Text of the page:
Wales to face ‘refreshed' Wallabies
Wales will face a refreshed Wallaby side in their final Test of the year at the Millennium Stadium on Saturday.
Wales will face a refreshed Wallaby side in their final Test of the year at the Millennium Stadium on Saturday according to one of Australia's key men.
Former skipper James Horwill reckons the controversial suspension of six players for drinking 'inappropriate' levels of alcohol before the win over Ireland will have a positive effect on performance levels in Cardiff.
Adam Ashley-Cooper, Nick Cummins, Tatafu Polota-Nau, Benn Robinson and Liam Gill all sat out last Saturday's 21-15 win over Scotland but are now available - with Paddy Ryan the only member of the “Dublin Six” set to serve his one-match ban this weekend - as the Australians look to end a long season on a major high.
And Horwill says their availability and enthusiasm will be a massive boost in the quest to match last season's last-gasp victory in the capital.
"Guys that might not have had a week off, have had a week off, and didn't wake up this morning feeling sore and sorry for themselves, or like they've been run over by a bus," said Horwill, who was replaced as captain by Ben Mowen but has played in all four tour games so far.
"That is a silver lining if you want to look at it that way, that guys have had a chance to freshen up, because we'll need their energy and enthusiasm this week."
Horwill faced off against a large proportion of the Wales team during the British and Irish Lions tour of his homeland in June/July, a tour in which the Lions secured their first series victory since 1997 despite the momentum appearing to have been with the Wallabies after their second Test success in Melbourne.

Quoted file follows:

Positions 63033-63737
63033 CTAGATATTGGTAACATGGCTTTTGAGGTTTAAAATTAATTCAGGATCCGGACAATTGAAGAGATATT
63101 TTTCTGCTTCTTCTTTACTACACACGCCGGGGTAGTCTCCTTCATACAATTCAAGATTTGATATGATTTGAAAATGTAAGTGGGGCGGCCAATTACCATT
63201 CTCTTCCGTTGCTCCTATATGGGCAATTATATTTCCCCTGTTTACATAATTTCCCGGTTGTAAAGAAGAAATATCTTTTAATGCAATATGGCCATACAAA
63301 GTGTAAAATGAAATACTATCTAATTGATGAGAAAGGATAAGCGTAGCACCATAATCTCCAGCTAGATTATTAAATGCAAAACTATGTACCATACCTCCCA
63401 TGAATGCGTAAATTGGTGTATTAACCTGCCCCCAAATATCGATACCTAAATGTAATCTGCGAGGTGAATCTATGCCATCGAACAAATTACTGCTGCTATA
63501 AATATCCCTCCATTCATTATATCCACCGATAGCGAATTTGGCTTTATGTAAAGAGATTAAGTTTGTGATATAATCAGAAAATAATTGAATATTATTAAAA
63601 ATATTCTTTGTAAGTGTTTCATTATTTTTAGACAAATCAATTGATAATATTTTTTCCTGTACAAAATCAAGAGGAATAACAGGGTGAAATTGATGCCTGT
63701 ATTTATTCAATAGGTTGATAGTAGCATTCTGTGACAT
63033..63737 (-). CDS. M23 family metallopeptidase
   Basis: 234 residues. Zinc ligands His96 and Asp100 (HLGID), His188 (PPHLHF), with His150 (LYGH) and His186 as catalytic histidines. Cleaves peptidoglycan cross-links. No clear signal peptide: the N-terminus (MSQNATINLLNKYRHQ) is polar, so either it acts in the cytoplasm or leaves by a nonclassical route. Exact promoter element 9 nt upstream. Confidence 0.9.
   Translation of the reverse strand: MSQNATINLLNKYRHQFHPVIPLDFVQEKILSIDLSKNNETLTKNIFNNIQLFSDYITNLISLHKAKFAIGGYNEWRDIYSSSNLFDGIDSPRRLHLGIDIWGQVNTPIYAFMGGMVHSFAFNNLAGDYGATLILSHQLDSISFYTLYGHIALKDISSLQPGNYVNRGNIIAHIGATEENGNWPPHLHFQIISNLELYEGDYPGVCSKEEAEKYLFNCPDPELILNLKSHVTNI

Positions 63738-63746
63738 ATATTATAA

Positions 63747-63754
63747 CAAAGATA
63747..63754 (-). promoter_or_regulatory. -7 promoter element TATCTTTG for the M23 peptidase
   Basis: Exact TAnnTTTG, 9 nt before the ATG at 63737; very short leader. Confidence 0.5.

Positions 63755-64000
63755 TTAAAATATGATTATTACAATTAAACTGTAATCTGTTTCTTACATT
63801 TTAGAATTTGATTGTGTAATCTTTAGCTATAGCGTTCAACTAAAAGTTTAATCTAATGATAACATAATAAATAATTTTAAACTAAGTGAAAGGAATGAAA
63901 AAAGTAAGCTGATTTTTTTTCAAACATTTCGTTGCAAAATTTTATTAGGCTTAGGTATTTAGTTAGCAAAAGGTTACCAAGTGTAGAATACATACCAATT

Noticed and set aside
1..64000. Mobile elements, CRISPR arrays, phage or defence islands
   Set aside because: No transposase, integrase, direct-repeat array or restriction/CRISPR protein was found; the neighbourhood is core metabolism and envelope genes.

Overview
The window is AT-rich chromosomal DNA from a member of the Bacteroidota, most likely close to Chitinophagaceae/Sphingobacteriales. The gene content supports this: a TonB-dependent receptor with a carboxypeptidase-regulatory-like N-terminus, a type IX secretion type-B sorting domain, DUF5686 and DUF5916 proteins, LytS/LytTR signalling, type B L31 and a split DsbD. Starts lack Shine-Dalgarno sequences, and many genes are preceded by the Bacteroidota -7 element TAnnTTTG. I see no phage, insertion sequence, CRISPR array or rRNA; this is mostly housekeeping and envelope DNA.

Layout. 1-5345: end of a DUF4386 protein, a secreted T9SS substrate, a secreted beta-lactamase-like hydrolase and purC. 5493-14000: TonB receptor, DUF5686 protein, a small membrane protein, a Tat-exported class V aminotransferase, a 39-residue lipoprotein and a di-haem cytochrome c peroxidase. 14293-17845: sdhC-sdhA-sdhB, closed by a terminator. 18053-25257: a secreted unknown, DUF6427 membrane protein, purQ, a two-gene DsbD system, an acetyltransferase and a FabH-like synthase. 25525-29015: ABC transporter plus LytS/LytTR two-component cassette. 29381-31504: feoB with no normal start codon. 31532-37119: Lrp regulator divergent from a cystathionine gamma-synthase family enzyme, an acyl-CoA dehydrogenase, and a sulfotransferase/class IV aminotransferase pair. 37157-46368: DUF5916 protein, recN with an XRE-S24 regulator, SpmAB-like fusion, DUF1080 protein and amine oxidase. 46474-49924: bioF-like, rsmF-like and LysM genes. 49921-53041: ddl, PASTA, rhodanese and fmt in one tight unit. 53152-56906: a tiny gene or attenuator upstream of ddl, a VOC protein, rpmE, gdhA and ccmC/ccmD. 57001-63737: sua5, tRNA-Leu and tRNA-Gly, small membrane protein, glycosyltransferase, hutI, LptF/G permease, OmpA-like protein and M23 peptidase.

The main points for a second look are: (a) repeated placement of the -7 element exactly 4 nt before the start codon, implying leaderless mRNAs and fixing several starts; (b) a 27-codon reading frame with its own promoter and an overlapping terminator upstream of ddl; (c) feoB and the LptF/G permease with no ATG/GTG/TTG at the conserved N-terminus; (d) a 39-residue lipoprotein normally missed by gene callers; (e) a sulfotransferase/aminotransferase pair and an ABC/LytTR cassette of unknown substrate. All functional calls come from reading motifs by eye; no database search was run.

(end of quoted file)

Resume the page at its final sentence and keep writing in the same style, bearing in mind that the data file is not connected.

The 28-year-old second row admits that the series decider in Sydney may act as a confidence booster for the Welsh contingent this weekend but he insists that Saturday is a whole new ball game, especially as his side seem to be progressing quickly under new boss Ewen McKenzie following successive wins over Italy, Ireland and Scotland.
"Talking to some of the Welsh guys [after the third Lions Test], it was the first time they'd beaten an Australia team ever," said Horwill.
"But the Lions team is the Lions team and, while it had a strong Welsh tinge, it was a different side and a different game, so the individuals might take something out of that but Wales is a completely different kettle of fish.
"As a team we've been a bit inconsistent and we've had some really good moments and really poor moments. When you look at the good teams in the world, the reason they're good is that they turn up every week, no matter what the conditions or where they're playing, and perform.
"That's what we need to do, that's what Test rugby's about. That consistency is coming and the back end of this trip has been good for that, and we need to continue that playing in a pretty hostile environment."